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Obama signs landmark repeal of DADT policy

by Adam Russett on December 22, 2010

President Obama signed a law Wednesday morning repealing the 13-year policy of Don't Ask, Don't Tell, fulfilling his campaign promise and extending a civil rights victory to gays who were previously not allowed to serve openly in the military.

At 9:20 a.m., minutes before he officially signed the repeal, Obama called the motion a personal victory and said that no one should have to "sacrifice their integrity" by masking their identities, USA Today reports.

According to the news source, the signing drew massive crowds of spectators to the auditorium of Interior Department headquarters, where the White House scheduled the event to accommodate the overwhelming response.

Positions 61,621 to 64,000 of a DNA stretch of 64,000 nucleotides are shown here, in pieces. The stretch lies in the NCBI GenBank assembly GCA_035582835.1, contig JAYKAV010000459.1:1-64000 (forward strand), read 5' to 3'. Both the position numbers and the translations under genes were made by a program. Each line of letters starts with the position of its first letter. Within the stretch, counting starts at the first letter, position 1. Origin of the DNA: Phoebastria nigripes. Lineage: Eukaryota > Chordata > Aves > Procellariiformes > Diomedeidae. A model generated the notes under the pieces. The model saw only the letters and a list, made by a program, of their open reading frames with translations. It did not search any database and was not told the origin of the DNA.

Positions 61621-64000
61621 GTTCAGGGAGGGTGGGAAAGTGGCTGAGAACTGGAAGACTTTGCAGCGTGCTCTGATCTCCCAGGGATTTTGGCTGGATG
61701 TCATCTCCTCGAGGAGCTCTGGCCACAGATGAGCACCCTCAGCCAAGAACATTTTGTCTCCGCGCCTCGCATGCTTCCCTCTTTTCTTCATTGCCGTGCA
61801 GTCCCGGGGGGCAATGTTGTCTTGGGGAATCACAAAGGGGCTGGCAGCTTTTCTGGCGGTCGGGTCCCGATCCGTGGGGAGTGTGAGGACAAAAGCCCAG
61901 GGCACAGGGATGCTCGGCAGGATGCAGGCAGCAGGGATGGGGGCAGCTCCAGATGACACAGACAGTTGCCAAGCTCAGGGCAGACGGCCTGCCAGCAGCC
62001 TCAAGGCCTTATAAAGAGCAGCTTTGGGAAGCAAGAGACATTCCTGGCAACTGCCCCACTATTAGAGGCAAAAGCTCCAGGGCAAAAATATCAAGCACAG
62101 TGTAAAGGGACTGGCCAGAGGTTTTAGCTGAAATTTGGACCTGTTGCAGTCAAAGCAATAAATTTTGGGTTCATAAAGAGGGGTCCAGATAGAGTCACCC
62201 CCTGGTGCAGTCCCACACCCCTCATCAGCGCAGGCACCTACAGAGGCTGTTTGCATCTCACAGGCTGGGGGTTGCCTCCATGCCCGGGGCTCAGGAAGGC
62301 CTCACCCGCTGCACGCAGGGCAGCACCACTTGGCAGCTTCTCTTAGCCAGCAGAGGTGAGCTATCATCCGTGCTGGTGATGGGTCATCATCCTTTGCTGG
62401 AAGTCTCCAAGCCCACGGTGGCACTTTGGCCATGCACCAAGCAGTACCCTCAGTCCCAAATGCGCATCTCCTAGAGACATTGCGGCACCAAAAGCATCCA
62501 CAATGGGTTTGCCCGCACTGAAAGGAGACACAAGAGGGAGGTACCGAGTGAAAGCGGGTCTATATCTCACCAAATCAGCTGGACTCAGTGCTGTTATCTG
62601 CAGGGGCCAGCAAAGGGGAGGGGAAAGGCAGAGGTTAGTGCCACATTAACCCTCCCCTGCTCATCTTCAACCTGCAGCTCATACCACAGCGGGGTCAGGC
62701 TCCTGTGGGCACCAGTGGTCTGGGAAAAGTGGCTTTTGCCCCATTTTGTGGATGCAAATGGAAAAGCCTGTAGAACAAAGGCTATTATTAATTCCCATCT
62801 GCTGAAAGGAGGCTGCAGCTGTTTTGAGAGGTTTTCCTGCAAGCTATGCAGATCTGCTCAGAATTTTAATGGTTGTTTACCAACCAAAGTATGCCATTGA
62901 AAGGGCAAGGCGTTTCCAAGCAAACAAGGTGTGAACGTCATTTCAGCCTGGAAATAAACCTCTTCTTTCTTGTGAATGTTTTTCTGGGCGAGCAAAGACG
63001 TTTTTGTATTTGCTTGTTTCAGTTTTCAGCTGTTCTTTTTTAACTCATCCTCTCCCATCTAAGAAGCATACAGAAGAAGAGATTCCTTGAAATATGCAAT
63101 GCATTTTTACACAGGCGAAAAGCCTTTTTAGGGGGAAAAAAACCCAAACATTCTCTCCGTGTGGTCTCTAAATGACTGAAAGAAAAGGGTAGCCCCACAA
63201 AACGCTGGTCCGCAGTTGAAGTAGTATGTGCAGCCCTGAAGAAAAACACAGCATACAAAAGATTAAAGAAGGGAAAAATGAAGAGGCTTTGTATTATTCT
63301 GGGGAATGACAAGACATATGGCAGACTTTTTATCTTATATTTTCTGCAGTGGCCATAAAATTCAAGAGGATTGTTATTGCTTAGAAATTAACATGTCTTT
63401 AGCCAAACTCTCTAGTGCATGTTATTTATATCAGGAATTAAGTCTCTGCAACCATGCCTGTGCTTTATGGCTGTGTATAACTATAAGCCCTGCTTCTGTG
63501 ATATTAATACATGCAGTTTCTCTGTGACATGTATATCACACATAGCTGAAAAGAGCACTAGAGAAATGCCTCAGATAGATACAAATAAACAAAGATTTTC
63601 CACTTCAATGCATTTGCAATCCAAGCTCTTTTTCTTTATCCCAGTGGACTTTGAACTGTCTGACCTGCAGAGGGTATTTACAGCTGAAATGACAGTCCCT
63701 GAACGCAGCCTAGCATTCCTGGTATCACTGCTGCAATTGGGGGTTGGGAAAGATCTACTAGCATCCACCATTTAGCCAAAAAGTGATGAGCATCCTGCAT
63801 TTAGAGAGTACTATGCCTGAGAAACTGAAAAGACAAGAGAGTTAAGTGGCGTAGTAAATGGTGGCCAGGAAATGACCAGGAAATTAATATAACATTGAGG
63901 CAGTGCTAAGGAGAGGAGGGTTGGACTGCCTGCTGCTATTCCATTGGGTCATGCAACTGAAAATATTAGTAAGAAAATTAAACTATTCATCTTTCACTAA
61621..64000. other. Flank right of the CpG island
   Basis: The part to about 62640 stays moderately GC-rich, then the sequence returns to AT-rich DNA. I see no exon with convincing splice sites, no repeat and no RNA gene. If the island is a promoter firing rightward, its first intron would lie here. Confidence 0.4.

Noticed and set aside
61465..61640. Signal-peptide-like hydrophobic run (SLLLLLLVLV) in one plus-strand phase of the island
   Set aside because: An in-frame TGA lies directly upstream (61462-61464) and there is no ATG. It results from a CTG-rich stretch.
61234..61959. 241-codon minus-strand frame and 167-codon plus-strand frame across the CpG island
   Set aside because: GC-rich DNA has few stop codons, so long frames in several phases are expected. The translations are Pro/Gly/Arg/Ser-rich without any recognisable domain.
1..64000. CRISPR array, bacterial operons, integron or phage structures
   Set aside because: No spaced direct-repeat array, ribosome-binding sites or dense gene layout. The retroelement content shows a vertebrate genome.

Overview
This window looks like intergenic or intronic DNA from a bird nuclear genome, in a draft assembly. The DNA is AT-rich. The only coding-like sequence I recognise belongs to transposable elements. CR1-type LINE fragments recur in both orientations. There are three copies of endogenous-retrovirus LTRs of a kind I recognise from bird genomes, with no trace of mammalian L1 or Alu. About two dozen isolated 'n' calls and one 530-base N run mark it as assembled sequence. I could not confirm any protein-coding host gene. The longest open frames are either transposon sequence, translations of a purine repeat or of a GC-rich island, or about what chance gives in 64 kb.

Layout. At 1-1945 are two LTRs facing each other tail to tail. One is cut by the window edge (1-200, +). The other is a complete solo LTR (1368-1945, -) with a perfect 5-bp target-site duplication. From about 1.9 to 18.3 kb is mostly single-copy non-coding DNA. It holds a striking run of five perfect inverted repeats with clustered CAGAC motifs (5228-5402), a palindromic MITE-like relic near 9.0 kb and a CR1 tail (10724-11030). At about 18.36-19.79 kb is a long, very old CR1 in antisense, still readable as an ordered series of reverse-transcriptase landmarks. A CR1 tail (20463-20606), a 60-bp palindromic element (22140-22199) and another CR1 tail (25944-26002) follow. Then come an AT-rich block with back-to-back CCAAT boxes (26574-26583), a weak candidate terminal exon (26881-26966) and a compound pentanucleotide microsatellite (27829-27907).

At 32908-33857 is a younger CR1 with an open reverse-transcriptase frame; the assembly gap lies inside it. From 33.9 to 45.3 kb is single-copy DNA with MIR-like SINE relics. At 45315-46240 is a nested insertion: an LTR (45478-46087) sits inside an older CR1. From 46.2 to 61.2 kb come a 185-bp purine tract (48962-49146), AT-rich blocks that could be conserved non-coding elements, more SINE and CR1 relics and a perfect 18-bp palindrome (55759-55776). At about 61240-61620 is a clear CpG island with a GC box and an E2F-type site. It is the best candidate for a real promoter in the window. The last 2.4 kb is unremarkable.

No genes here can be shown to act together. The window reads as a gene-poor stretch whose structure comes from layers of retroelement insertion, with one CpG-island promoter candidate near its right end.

"This is the defining civil rights initiative of this decade. Congress has taken an extraordinary step on behalf of men and women who've been denied their rightful integrity for too long," executive director of the Servicemembers Legal Defense Network Aubrey Sarvis told the Washington Post.

The 1993 policy was overturned by Congress last week after a Pentagon report concluded that the vast majority of service members would see no negative impact caused by gays serving openly in the military.

The president's signature will only be a step in the process of ending the ban, however. The repeal awaits the Pentagon's certification to Congress that the military has completed the proper education and training. Once the preconditions are met, the law will take effect after another 60 days.

The gay rights victory comes amid two other lame-duck session successes, including the recent signing of the tax cut extensions and a nuclear arms treaty with Russia that the Senate is expected to ratify later on Wednesday.

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